sidered as a grant.-S.C. 9. (Legacy.) In deciding whether a legacy is accumulative or substitu
tional, the Court can only proceed upon what appears to have been the testator's intention as collected from a close examination of his language. Guy v. Sharpe, M. & K. 589. 10. (Construction.) A testator directed his property to be settled on his
daughter in such manner, that, in case of his death, it should devolve on her children if she should have any; and if she should not have any, then that she should bequeath it to any person she might think fit : Held, that the word devolve meant to pass from a person dying to a person living, and that the representative of a child, who died before the mother, took no interest on the death of the latter.—Parr v. Parr, M. &
K. 647. 11. (Conversion-- Lapse.) In general, where a testator mixes the produce
of his real estate to be sold after his death with his personal estate as a common fund, out of which he gives pecuniary or residuary legacies, the heir, in case of lapse or failure, shall have the benefit thereof so far as the legacy would have been payable out of the real estate (Cruise v. Bailey, 3 P. N. 20; Ackroyd v. Smithson, 1 Bro. C. C. 503); but where an intention on the part of the testator, that the produce of the real estate shall for all purposes have the same quality as if it had been part of his personal estate at the time of his death, may be collected from the tenor of the will, then the heir will not be entitled to any proportion of a lapsed or failing legacy. (Mallabar v. Mallabar, Ca. temp. Talb. 78; Dusom
v. Motteux, 1 Sim. & Stu. 292.)— Phillips v. Phillips, M. & K. 649. 12. (Conversion-Partners.) Real estate purchased with partnership
capital for the purposes of partnership trade, is personal estate to every intent, and retains that character as between the real and personal representatives of a deceased partner. (Townsend v. Devaynes, 1 Mont.
Law of Partn. App. 97 ; 1 Roper's H. & W. 346, edit. Jac.)—S. C. 13. (Copyholds.) Where a testator at the making of his will has legal seisin
of a copyhold, his devisee has an inchoate legal title, to be perfected by admittance; and he not having been admitted at the date of his will, nothing passes by his will, though he be subsequently admitted. But
where a testator has never been admitted, and has therefore no legal, but an equitable title, that equitable title vests in his devisee, and will pass
by his will, though he never was admitted.-S. C. 14. (Conversion.- Lapse.) A testator directed a residuary fund, com
posed of the produce of his real and personal estate, to be divided among all and every his children and child, if sons, at 21, and if daughters, at 21 or marriage; and in case there should be no child, to be paid to such person or persons as he should thereafter, by any codicilor writing, direct or appoint, his or their executors or administrators. The testator died without having made any appointment, leaving an only child, a daughter, born after the date of his will, and who afterwards died under 21 intestate, and without having been married : Held, that so much of the residuary fund as was composed of real estate descended to the daughter as heir at law (Ackroyd v. Smithson, 1 Bro. C. C. 503), but in the character of personal estate (Smith v. Claxton, 4 Mad. 484); and so much as was composed of personal property was to be considered as personal property of the testator undisposed of by his will, and divisible under the statute of distributions.-Jessop v. Walson,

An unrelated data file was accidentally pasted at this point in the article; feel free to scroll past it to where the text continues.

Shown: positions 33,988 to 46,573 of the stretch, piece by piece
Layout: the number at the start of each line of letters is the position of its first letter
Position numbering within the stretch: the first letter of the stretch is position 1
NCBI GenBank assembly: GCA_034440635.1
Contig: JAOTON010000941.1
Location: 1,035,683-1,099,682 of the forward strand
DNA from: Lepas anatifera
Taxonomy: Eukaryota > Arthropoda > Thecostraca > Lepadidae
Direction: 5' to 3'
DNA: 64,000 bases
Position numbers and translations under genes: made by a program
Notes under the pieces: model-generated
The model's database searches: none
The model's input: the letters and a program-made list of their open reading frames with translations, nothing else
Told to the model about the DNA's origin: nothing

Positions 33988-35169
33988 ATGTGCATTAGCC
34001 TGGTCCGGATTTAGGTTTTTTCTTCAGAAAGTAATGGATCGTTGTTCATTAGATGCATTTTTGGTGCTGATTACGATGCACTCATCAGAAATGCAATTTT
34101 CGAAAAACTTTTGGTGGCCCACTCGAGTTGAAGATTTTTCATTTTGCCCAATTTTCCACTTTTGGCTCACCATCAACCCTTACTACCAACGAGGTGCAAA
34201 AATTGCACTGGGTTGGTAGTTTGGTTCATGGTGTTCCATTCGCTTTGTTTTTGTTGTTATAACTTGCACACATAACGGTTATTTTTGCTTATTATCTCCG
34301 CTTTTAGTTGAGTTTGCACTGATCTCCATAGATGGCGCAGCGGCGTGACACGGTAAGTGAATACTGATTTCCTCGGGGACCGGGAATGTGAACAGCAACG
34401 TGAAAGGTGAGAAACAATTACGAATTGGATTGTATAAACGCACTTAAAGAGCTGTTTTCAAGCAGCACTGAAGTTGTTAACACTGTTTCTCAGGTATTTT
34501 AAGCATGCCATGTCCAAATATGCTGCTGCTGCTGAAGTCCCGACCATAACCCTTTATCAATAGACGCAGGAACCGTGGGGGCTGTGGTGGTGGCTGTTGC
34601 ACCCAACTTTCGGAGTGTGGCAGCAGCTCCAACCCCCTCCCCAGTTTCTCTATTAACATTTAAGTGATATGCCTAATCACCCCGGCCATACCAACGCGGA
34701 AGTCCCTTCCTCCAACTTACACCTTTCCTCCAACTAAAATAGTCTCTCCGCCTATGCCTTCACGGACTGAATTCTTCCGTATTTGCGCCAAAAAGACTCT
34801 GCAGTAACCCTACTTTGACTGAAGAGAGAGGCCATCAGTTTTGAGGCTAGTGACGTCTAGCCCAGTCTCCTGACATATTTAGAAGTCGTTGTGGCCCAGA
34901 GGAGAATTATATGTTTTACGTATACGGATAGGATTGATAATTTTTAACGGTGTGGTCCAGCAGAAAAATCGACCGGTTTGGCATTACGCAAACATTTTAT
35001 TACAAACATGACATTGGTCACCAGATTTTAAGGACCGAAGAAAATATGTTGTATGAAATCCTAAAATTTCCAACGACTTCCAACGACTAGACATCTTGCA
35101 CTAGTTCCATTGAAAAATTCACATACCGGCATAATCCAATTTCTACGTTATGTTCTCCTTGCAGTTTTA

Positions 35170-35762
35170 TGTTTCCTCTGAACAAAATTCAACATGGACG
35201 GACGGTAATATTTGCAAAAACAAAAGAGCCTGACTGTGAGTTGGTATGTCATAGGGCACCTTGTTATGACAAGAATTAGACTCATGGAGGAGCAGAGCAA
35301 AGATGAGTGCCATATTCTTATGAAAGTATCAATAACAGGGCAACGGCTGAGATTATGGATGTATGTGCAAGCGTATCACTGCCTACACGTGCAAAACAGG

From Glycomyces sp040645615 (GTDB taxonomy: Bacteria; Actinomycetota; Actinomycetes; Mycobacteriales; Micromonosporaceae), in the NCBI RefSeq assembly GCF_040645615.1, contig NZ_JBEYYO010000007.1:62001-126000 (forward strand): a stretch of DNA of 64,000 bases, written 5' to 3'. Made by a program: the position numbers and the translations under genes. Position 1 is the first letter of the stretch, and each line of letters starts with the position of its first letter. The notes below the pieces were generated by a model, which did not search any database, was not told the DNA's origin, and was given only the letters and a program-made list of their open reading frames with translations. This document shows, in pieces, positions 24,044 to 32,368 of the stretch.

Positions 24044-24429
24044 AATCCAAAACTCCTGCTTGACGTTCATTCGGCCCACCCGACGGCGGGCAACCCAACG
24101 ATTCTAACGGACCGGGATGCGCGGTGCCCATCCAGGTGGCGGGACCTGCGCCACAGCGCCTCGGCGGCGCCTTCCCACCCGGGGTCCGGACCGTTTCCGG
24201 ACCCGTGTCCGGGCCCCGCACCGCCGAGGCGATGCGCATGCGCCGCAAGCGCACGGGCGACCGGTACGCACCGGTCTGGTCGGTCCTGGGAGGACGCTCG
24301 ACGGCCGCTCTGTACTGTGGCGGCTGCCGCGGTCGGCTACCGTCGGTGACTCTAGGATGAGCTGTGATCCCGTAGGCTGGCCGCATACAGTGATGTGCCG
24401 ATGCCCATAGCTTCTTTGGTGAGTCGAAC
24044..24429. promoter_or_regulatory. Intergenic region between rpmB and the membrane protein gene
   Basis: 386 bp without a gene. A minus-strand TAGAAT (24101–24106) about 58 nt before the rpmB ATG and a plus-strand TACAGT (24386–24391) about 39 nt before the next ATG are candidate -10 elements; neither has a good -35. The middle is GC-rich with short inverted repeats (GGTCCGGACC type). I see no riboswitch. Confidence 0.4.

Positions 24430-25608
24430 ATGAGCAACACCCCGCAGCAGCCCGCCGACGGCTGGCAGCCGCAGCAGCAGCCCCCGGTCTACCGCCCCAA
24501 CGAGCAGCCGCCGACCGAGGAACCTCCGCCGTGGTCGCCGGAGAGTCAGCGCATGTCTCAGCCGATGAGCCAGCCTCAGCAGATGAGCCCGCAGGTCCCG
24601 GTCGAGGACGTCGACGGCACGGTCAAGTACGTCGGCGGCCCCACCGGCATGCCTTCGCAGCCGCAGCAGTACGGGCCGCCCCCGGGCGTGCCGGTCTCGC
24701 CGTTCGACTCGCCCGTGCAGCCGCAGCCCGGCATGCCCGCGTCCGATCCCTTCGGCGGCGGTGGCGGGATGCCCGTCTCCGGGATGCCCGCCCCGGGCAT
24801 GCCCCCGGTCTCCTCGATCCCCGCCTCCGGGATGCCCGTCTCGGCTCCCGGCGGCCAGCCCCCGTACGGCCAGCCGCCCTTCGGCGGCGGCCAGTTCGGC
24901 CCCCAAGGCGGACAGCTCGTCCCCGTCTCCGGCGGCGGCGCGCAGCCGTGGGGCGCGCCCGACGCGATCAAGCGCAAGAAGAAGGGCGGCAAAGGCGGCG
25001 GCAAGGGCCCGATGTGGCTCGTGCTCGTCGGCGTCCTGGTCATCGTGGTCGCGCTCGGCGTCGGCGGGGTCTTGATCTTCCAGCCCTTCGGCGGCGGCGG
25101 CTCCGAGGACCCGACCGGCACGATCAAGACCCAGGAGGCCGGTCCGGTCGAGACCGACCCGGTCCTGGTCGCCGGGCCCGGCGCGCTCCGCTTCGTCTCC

M. & K. 665. 15. (Distribution.- Half-blood.) By the statute 1 Jac. 2, c. 17, s. 7, bro
thers and sisters of the half-blood of an intestate share with the mother after the death of the father of the intestate, in the personal property of the intestate dying without wife or children. (Burnet v. Mann, 1 Ves.
sen. 156.)-S. C. 16. (Republication.) Testator having estates in Jamaica and England, by his will, duly executed, directed his English estates to he sold, and £10,000 to be paid out of the produce to the plaintiff. He afterwards sold his English estates, and by an unattested codicil recited that he had so done, and directed that, notwithstanding, the £10,000 should be paid to the plaintiff, and charged all his estates with the payment thereof. He then made another codicil, which was duly attested, and in which he referred to his will, and ratified all the provisions and bequests, which he had thereby made in the plaintiff's favour: Held, that the first codicil was part of the will, and the second codicil, by referring to the will, ratified aud confirmed every thing that was part of it; and, therefore, that the Jamaica estates were liable to the payment of the £10,000.
--Gordon v. Lord Reay, Sim. 274. And see SOLICITOR AND CLIENT, 3.
[Containing 3 Deacon & Chitty, Part 2.]
ACT OF BANKRUPTCY.
the payment of all his debts. Two years afterwards one of the creditors, whose debt was left unprovided for, issues a fiat against him, which the bankrupt, by his agent in this country, after the forty-second day, petitions to supersede: Held, (dissent. Sir J, Cross,) that the fiat could not be superseded without the previous surrender of the bankrupt : Held also, that the continued absence of the bankrupt, under these circumstances, amounted
to an act of bankruptcy.-Exp. Kirkman, 450. APPEAL. The Court will not order a petitioner residing out of its jurisdiction to give
security for, or pay into Court, a sum of money which he had been declared entitled to by a previous order, merely because the respondent intends to appeal against the order, if there is no probability of a different
decision on the appeal.- Exp. Davidson, 447. ASSIGNEES. 1. (Reserved Bidding.) A reserved bidding was allowed to assignees, on the
sale of an estate which had been mortgaged by the bankrupt, the assignees undertaking to pay the mortgagee his principal, interest and costs.-Exp.
Ellis, 297. 2. (Discretion.) The Court will not interfere, on the application of the
assignees, to sanction an arrangement made by them for the satisfaction of a claim of the bankrupt's wife. The assignees must use their own discre
tion.-Exp. James, 290. 3. (Purchase by.) An assignee, who was also a mortgagee of the bankrupt's
freehold property, having purchased it for himself when it was put up for sale, the estate was ordered to be re-sold, subject to any claims of the
assignee, by virtue of his mortgage. Exp. Turville, 346. 4. (Evidence.) The examination of the assignee before the commissioner, as · to the sale of the property, was permitted to be read as evidence of the assignees' misconduct; the petition praying to discharge him for misconduct, although it did not pray a re-sale...S.C.